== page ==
We only saw the game running on PlayStation 5, so we can’t offer any side-by-side comparisons, but there are differences between the PS4 and PS5 versions. One of the most notable is the number of Rot that you’ll see onscreen. On PS5, all of them can be visible simultaneously. On PS4, you’ll still be able to collect all 100 of them in the world, but you’ll see fewer of them at a time. They won’t be any less effective in combat or during puzzle solving, but there won’t be as many of them visible at once. Also, the forests and overall foliage is denser on PlayStation 5.
How long is it?
It’s tough to put an exact number on this, because of the number of side activities, but Josh says they set out to make something players could comfortably finish over a weekend.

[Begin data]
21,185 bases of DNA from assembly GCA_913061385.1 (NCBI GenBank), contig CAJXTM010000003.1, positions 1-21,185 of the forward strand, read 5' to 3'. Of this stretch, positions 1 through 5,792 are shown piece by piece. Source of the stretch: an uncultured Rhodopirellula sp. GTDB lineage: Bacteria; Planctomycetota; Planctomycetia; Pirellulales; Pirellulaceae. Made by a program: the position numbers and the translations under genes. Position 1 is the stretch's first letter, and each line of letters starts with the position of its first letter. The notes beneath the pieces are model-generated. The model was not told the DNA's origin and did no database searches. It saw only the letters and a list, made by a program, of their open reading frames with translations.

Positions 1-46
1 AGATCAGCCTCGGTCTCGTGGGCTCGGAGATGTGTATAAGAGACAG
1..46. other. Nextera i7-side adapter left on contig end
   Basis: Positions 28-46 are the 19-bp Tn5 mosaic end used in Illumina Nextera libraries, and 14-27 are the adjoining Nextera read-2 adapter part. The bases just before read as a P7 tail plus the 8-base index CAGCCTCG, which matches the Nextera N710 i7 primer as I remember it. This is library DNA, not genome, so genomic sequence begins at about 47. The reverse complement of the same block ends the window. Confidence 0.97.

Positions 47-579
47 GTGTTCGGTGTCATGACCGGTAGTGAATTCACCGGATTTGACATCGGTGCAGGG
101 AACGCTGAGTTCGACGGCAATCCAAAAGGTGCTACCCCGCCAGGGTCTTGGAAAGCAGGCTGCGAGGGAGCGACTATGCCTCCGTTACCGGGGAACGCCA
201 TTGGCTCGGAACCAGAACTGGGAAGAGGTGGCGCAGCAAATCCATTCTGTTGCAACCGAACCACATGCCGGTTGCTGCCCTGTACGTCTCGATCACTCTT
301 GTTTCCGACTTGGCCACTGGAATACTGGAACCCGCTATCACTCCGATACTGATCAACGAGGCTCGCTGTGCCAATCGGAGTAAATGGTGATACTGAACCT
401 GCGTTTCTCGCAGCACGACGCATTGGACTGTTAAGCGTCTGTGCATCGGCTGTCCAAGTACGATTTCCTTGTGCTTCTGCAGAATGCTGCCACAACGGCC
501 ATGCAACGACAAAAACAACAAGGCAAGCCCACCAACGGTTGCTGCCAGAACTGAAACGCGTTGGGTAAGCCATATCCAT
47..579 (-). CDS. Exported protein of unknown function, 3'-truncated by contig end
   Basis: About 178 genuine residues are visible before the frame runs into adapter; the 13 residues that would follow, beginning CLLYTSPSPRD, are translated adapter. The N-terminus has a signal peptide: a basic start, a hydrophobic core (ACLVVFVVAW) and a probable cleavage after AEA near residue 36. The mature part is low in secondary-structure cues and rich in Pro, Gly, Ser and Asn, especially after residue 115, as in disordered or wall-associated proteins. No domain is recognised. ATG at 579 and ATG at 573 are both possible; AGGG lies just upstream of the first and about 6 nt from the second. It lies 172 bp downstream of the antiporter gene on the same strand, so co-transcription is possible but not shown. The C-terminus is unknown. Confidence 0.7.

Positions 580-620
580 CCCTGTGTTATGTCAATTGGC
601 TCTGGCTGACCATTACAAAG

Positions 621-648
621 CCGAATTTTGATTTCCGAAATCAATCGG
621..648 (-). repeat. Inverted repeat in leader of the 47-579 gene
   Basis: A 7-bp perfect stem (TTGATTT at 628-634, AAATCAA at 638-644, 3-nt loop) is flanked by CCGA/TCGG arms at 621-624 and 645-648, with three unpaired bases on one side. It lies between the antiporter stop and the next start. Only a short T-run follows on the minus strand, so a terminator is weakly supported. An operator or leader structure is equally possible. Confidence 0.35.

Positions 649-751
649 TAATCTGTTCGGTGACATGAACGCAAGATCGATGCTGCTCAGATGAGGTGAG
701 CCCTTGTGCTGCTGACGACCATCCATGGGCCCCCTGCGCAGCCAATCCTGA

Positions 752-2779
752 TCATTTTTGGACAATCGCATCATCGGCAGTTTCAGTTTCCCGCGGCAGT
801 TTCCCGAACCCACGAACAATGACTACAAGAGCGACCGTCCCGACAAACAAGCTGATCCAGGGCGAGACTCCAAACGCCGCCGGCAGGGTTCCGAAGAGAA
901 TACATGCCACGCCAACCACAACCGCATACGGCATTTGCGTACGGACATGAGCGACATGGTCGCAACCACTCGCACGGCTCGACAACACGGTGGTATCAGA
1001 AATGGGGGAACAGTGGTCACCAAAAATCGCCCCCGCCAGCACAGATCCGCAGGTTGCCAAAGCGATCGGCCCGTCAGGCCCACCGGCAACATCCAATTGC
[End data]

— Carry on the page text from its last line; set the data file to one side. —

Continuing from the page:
How much does it cost?
Kena: Bridge of Spirits isn’t going to be priced at $60. We don’t know the exact price yet, but it won’t cost as much as a traditional full-priced retail game. If you buy it on PS4, you can upgrade the game to PS5 at no additional cost, too.
It looks cute, but is it challenging?
Mike says the team has a lot of Sekiro and Soulsborne fans on the dev team, and while the game isn’t quite up to FromSoftware’s difficulty, players will be challenged on the highest setting. On the other end of the spectrum, enemies won’t be able to one-shot you in most difficulty settings; you’ll be able to sustain one final sliver of health to give you a fighting chance against tougher enemies. Ember Lab wanted to make a game that families could enjoy together, whether your family just wants to enjoy the story or is looking for tougher battles.
This all sounds good, but I don’t have a PlayStation. Am I out of luck?
You’re not! It’s also coming to PC via the Epic Games Store. As for when, Ember Lab hasn’t nailed down a specific release date, but you can expect to be playing it within a few months from now.
What is Kena: Bridge of Spirits‘ story about?